Random Thoughts on the Great Admissions Fraud

Shock: rich parents spent megabucks to give their kids a leg up!

It's been two weeks now, and up until the Mueller report exonerated Mr. Trump, the media were still obsessed with the massive college admissions scandal in which rich people paid a lot of money to get their less-than-genius kids who didn't happen to fall into favored victim groups into top-tier colleges.

Wait... that's a scandal?  That rich people use their riches to give their children an undeserved boost in life?  Even poor people do that - Korean parents who can't afford bribes have been known to skip meals to pay for extra tutoring for their kids.  Parents helping to push their kids along isn't even news.

For all the yelling and screaming and hundreds of articles already written on the topic, we at Scragged believe that there are several peculiar aspects to this incident that deserve fuller exploration.

Capitalist Tools

Suppose you win the lottery and decide to buy the newest, hottest Corvette, the 2019 ZR1.  You go down to your Chevy dealer, platinum card in hand, to drive one off the lot.  Alas, you can't: being the hottest of hot cars, it is available in very limited quantity and the wait-list is as long as your arm.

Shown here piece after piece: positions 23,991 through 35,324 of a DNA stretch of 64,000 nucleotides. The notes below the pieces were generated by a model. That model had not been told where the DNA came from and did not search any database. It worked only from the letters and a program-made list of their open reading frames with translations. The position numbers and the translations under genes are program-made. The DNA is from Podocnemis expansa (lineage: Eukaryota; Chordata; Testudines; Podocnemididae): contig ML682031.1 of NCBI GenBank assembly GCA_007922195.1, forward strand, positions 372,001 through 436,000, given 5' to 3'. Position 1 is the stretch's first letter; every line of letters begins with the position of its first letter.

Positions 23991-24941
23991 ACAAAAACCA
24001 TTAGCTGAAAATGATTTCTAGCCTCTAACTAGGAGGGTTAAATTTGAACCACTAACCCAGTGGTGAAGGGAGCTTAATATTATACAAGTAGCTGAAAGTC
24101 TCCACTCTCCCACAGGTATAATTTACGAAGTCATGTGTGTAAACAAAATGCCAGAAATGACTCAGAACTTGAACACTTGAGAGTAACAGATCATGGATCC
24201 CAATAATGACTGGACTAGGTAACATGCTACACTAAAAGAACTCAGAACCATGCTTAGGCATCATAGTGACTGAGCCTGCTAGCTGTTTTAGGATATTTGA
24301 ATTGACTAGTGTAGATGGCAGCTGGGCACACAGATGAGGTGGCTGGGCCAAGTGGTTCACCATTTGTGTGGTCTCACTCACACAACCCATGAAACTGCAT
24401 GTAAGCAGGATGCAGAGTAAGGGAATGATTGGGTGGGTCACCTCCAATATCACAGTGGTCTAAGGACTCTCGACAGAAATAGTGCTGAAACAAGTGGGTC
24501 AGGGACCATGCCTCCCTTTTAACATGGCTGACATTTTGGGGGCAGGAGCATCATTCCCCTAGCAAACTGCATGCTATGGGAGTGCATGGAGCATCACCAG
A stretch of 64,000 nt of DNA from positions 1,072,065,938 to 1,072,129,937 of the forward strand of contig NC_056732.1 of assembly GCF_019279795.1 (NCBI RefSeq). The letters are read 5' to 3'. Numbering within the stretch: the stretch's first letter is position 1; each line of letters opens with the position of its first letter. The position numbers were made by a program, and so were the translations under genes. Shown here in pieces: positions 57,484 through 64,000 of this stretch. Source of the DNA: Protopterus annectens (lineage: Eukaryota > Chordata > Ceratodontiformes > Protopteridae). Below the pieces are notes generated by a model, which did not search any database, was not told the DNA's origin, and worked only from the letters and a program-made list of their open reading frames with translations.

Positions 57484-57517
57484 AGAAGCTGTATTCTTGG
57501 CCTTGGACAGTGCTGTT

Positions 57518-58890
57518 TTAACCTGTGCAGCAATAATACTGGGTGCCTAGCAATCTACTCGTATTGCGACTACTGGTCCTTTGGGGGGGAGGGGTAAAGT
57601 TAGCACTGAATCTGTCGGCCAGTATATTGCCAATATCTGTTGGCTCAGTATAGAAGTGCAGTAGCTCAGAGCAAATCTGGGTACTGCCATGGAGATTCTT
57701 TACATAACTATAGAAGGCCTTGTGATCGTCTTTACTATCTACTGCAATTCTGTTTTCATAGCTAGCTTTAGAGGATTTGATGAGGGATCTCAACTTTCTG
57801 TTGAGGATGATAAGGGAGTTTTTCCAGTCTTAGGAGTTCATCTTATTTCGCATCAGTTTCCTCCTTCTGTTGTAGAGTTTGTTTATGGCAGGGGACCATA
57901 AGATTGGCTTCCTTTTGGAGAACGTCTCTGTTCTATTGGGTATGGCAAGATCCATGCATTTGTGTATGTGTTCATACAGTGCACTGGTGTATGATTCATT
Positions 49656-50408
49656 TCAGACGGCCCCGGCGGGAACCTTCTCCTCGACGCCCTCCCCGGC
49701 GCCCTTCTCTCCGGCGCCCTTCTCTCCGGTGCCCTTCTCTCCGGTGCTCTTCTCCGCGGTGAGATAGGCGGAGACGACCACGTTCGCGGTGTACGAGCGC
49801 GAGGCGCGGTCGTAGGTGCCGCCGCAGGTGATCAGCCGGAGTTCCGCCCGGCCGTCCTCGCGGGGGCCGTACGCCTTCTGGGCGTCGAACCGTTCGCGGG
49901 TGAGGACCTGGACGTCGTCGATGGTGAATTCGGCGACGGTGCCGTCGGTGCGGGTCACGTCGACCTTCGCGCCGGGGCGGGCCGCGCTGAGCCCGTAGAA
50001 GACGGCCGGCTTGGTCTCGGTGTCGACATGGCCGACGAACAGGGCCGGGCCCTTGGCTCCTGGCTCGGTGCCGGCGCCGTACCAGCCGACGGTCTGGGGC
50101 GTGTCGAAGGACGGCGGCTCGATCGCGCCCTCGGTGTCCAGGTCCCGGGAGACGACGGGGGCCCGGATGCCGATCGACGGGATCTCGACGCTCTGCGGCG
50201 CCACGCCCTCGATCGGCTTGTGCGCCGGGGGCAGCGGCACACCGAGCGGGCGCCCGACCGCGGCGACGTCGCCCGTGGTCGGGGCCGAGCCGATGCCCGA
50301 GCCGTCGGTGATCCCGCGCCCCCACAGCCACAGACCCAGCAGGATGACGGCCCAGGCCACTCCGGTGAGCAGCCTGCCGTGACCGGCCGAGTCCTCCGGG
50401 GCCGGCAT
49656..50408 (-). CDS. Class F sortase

Does that mean you turn away empty-handed?  No, not you, newest member of the wealthy elite!  Instead, you tell the salesman, "You don't understand.  I want a ZR1 by tomorrow.  Money is not a problem.  How much?"

We all know perfectly well that you will, without fail, have your new car no later than the next day.  Why?  Because you made it worth the salesman's while, and he made it worthwhile to somebody else to sell their brand new ZR1 in exchange for a hefty check and a spot further down the wait-list.

Would we imagine that, if anyone found out what you'd done, you and the car salesman would go to jail for fraud?  Of course not - the very idea is ridiculous.

In fact, in economic theory, the whole point of money is to efficiently handle the problem of scarcity: those with money have access to things which are scarce, and those without money don't.

That's the theory behind asking people to get off an overbooked airplane in return for money - that way, you get less squawking, because the people who give up their seats choose to do so based on the amount of compensation they receive.  Ignoring the scarcity principle is one of the problems with our health care system - we're pretending that there's enough health care available that we can give unlimited health care to everyone who strolls across our border, when in fact there are only so many doctors, nurses, and pills available.